The same is true for us! The three questions help me leverage my influence to accomplish more. And I hope you would say the same thing!

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Multiplication vs Addition

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Open your text books chapter 2 section 1. Today we are going to talk about multiplication.

Just kidding, kind of. The math concepts that come to mind apply to leadership as well. Would you rather be given $100 plus $100 or be given $100 times 100?

As we seek to develop leaders, we’re not looking to just add leaders. We are looking to add leaders who add leaders. I want to develop students who in turn develop students.

If developing students who develop students is my goal, then my approach is different. My training doesn’t only center on the tasks of a leader, but on the tasks of a leader and how to train others to fulfill the tasks of a leader.

So how do we do this?

  1. Begin with multiplication in mind. Sure, some of the best development comes from places we never anticipated, but if we know we want to multiply in the end, how we begin changes. We don’t accept just anyone. We set a higher bar. We encourage commitment. We encourage but don’t coerce.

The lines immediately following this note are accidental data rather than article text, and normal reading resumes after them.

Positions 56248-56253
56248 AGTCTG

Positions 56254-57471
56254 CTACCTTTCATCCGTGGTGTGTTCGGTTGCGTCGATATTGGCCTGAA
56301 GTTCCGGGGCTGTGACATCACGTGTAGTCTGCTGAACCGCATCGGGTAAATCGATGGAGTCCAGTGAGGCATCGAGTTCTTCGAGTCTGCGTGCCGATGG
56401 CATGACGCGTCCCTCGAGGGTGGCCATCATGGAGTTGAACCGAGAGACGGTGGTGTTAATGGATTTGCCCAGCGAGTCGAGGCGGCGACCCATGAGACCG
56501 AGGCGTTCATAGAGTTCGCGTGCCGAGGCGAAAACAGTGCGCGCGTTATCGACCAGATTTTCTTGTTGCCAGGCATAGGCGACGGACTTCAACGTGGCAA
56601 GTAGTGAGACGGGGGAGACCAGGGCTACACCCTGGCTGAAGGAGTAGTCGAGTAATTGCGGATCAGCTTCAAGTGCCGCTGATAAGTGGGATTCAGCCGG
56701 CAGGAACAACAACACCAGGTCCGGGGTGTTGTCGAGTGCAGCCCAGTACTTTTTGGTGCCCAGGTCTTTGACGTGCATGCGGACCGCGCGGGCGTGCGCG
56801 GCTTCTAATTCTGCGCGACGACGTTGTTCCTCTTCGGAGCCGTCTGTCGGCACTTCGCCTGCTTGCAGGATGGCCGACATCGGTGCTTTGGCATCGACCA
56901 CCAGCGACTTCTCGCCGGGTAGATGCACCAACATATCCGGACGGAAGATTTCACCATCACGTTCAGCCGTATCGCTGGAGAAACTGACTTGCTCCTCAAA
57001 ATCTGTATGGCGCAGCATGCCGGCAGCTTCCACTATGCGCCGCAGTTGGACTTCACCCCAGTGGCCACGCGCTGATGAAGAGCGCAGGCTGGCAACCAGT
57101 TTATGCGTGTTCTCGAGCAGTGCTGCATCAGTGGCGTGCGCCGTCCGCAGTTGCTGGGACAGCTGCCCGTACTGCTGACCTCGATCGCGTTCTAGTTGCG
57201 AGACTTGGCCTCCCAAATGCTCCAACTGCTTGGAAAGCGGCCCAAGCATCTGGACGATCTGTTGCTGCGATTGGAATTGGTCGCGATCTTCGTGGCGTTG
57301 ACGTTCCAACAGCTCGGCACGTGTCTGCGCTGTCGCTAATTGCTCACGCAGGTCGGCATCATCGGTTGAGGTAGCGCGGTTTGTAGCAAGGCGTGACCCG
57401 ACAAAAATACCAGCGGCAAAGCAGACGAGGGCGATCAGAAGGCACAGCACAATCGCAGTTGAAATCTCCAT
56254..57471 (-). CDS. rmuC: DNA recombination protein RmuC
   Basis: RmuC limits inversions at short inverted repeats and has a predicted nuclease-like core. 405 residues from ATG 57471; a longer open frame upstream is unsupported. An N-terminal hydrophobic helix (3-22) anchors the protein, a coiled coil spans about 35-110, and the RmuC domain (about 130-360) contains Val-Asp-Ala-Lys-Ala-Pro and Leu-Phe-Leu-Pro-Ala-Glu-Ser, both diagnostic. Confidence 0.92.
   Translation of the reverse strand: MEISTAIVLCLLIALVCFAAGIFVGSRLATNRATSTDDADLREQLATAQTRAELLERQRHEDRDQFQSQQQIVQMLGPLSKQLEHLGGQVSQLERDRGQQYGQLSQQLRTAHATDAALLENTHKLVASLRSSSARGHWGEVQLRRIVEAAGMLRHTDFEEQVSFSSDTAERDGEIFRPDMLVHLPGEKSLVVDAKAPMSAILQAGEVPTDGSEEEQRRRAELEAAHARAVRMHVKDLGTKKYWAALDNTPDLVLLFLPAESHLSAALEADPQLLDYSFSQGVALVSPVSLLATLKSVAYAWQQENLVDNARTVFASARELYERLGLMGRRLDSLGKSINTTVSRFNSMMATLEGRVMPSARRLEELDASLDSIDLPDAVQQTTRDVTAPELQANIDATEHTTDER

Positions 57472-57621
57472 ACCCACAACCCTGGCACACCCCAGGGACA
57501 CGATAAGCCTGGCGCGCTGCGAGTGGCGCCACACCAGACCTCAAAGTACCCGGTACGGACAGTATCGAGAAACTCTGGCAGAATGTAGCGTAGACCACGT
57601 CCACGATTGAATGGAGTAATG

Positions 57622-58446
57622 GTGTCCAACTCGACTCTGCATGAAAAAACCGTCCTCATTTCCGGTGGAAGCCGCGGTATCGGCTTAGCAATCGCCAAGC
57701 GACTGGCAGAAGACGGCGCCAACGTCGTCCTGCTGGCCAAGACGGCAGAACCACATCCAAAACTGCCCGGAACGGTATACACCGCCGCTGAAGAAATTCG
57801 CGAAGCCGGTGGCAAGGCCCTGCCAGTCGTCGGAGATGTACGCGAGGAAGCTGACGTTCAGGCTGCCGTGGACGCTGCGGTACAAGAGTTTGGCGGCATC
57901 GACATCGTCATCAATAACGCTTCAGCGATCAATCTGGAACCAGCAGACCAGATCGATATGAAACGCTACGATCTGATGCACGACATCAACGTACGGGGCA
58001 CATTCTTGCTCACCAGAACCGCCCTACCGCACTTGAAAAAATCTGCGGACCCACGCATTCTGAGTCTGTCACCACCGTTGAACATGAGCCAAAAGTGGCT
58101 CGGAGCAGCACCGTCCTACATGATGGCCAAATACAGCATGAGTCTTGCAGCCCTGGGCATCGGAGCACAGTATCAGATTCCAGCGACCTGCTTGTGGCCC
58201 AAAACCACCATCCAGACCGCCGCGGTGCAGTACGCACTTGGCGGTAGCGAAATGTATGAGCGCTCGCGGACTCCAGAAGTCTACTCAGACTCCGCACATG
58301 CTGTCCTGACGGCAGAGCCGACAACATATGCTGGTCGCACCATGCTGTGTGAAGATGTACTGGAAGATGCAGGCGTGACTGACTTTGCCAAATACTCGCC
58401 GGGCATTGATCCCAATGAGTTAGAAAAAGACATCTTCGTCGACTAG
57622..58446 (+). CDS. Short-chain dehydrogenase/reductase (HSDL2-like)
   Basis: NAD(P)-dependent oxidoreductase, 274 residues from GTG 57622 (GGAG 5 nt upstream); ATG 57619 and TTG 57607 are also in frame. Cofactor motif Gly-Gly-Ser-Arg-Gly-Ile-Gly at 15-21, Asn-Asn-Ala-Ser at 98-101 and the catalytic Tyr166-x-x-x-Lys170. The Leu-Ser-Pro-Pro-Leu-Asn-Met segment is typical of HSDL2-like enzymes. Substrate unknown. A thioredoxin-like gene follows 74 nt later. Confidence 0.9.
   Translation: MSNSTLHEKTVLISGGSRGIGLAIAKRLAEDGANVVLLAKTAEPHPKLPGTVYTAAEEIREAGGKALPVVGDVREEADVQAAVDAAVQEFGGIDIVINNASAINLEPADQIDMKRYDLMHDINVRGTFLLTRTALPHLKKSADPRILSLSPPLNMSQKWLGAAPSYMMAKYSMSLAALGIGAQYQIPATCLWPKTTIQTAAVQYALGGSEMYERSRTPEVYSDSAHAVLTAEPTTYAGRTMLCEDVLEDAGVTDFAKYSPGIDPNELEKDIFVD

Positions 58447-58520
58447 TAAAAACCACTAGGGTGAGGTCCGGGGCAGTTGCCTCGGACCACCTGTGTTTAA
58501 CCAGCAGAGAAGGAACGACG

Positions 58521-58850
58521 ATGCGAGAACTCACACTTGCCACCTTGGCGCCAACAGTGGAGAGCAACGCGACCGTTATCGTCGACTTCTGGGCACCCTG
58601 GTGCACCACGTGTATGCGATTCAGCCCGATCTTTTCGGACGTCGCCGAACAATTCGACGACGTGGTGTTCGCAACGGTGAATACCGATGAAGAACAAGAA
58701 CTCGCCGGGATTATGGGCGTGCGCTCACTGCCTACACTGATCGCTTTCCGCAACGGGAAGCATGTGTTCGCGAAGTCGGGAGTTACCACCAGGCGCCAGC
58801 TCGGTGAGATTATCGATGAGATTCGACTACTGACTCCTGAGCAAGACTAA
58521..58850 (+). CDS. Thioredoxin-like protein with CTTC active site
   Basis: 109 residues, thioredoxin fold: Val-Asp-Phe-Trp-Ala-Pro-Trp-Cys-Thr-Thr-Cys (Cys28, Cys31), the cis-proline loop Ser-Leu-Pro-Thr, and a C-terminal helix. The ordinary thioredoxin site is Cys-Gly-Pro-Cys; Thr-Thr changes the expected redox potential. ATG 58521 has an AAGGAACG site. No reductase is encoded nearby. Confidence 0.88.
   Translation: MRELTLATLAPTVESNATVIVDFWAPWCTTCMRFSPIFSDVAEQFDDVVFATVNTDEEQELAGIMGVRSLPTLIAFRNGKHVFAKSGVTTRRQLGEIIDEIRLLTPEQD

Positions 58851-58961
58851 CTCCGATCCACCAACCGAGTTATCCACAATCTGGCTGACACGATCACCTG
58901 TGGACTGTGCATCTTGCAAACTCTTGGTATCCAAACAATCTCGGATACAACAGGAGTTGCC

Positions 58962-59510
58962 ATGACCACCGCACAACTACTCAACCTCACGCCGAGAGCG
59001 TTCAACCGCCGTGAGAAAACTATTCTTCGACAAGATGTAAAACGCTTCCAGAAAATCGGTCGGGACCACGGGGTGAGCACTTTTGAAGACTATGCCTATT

2. Keep multiplication in mind. Relational investment plays such an integral part in multiplication. We cannot expect someone to grow if we do not understand where they need to grow. That’s where relationship comes in. Get to know those you lead.
  3. Model multiplication. Continue to invest in and grow leaders. Do not stop with one or two. When it gets difficult, push through. When it becomes a challenge, keep going. Model the behavior you want to see repeated, and it will be repeated.

I love investing in students. I love the conversations we get to have as a result of the time we spend together. But, at the end of the day, my influence is greater as I learn to multiply. Yours will be as well.